I got a nice email yesterday from one of my oldest friends, Pat,
Rob, I agree with Max. An obsession with nature can surely only be a good thing. If more people had it then our planet would not be in such a sorry state. Also nothing wrong with an anorak. We need people to obsess over all kinds of things to keep the world diverse.Now as many of you know, I am a word guy. And notwithstanding the nice intentions of his note, my mind raced to the salient heart of this post, the fact that I didn't have the foggiest idea what an anorak was. These sorts of literary omissions really strike my oversized ego to the core and I decided I better find out what he was talking about, post haste.
I'm driving to Marseilles to install a booth at a medical congress. Not too big 18 square meters. Currently just south of Lyon. Never been to Mars so looking forward to a day off on Thursday.
And here we have it. An anorak is a jacket.
But why on god's earth did he bring a jacket up, there must be something else to this anorak business? I couldn't lose the thought that there must be something else, why would my comrade interrupt a soliloquy on the sorry state of our globe and bring up a polar jacket? I kept digging...
Anorak is also apparently a british slang turn, one that has not yet made its voyage back across the pond. From Wiki:
"Anorak" /ˈænəræk/ is a British slang which refers to a person who has a very strong interest, perhaps obsessive, in niche subjects. This interest may be unacknowledged or not understood by the general public. The term is sometimes used synonymously with "geek" or "nerd", or the Japanese term "otaku", albeit referring to different niches.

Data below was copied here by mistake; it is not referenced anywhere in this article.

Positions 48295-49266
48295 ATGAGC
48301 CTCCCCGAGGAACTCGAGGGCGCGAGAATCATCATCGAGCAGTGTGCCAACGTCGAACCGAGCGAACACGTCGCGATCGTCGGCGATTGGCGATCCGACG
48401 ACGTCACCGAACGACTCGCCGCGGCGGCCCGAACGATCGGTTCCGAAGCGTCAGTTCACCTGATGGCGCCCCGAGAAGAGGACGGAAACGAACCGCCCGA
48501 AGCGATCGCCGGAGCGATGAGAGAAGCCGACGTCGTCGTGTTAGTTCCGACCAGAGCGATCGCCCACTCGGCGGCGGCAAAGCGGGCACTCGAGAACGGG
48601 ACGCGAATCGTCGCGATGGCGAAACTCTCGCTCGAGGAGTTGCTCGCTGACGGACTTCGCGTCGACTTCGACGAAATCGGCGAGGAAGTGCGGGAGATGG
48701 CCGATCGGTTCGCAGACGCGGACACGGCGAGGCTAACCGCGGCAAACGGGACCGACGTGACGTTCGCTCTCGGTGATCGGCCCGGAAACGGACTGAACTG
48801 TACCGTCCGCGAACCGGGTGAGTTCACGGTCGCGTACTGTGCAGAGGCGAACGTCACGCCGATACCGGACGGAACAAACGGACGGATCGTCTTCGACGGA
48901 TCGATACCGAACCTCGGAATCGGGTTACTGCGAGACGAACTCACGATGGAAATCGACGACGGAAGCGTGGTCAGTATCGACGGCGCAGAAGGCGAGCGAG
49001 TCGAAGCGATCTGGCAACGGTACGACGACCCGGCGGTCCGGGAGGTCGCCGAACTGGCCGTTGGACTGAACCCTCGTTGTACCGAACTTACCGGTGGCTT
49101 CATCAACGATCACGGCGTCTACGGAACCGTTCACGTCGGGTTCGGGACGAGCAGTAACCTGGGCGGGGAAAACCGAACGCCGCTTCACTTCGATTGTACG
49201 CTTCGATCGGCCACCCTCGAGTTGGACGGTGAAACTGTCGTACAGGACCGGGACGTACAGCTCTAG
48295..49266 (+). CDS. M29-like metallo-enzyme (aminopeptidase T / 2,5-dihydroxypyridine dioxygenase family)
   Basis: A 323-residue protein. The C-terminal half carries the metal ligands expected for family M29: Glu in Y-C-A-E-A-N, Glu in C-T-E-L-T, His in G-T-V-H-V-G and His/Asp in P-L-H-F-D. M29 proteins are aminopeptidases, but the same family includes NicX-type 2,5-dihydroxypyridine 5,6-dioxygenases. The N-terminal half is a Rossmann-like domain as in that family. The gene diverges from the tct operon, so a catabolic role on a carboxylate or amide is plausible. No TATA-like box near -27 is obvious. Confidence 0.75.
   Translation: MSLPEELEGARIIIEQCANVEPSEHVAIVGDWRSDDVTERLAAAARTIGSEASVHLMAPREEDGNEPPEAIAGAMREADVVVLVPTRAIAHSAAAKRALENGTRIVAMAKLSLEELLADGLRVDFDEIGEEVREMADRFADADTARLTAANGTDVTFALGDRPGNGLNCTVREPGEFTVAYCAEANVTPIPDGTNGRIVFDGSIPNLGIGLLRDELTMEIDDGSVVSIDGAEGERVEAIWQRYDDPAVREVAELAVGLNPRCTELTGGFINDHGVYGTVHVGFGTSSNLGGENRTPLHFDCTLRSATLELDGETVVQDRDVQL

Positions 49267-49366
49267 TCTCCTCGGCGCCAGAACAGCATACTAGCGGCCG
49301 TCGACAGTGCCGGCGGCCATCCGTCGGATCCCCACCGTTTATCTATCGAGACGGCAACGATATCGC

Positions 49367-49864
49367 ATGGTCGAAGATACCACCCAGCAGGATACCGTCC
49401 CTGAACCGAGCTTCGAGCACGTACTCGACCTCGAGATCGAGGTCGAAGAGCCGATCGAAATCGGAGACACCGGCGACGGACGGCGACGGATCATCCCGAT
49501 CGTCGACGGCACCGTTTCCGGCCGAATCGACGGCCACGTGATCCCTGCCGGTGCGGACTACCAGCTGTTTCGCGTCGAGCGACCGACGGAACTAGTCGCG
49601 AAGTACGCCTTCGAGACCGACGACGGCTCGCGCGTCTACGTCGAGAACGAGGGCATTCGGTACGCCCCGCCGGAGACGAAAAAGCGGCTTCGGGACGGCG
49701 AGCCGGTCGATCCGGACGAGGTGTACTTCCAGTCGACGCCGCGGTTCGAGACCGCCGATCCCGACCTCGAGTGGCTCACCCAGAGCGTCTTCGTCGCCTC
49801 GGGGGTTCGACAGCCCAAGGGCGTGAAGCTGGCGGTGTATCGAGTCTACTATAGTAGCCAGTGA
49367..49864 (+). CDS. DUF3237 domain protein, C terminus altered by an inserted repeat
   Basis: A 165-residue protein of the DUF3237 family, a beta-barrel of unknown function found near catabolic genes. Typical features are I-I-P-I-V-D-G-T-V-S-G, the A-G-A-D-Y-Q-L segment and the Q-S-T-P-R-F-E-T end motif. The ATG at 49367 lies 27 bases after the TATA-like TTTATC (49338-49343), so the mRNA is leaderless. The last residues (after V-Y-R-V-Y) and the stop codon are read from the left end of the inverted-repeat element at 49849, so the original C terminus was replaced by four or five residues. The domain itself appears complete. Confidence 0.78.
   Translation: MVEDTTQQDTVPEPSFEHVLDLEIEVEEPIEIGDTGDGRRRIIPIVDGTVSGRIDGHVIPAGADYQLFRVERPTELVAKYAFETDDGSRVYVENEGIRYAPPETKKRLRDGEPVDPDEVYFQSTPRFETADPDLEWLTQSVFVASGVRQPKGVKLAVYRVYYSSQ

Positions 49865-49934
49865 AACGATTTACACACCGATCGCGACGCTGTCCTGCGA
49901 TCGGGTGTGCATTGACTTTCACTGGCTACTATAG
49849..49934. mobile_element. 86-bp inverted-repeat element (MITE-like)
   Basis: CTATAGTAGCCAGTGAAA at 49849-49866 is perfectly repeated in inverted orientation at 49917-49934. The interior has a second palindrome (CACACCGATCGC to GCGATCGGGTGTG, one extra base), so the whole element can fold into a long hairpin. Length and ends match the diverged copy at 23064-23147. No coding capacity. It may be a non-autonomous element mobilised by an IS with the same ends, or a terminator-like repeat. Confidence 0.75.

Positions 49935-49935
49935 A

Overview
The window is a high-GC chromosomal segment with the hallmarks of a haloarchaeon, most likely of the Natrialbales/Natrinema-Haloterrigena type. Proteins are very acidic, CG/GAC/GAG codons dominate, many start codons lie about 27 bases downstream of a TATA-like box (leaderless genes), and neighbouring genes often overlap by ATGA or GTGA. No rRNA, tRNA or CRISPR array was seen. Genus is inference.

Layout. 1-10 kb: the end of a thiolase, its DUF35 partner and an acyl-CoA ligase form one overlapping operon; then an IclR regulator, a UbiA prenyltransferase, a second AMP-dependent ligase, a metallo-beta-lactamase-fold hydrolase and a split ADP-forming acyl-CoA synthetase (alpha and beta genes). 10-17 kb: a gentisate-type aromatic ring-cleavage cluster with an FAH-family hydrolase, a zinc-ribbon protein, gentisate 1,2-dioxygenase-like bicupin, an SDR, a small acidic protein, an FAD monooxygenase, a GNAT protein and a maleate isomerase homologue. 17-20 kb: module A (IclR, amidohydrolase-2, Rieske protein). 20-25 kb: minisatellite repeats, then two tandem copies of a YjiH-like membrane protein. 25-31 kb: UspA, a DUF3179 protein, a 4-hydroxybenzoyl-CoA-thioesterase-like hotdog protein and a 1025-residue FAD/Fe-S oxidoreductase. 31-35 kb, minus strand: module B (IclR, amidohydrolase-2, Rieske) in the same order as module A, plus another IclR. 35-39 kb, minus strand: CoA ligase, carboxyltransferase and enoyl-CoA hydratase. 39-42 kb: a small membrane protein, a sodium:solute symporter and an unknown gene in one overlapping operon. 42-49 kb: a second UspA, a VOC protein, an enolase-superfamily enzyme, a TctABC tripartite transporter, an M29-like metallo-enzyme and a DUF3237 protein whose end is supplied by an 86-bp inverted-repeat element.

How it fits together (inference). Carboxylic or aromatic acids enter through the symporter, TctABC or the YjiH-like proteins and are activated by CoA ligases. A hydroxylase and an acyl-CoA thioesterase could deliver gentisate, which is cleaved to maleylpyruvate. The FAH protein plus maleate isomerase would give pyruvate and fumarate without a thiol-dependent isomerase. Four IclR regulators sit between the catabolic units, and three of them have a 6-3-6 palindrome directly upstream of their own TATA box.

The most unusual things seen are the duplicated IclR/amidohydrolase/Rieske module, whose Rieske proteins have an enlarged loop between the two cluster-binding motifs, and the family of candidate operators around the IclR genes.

Wiki goes on to say that a connection has been made between Anoraks and high functioning autistics. And furnishes a pathway to the work of pioneering developmental parapsychologist Simon Baron Cohen, a Cambridge professor who created the autism spectrum quotient and has also mapped and studied synesthesia, amongst other things.
Another definition of Anorak, from Urban Dictionary:
You look at the U.D. link and there are a lot of references to train spotting, which is another track altogether. And who can fail to note the clear reference to the information obsessed dressing funny?
I just wonder how I missed the Anorak boat? Was it on some Seinfeld episode, during the twenty five year dark period I was off of the tele? Am I, once again, the last guy to know?
I guess, considering the subject, I should run the topic into the ground. Etymology time. The term Anorak or parka originally came from the Aleutians.
The word anorak comes from the Kalaallisut word annoraaq. It did not appear in English until 1924; an early definition is "a beaded item worn by Greenland women or brides in the 1930s". In the early 1950s it was made from nylon, but changed to poplin by 1959, when it was featured in Vogue magazine as a fashion item. In 1984, The Observer used the term to refer to the type of people who wore it and subsequently, in the United Kingdom, it is sometimes used as a mildly derogatory term.Yours in obsession.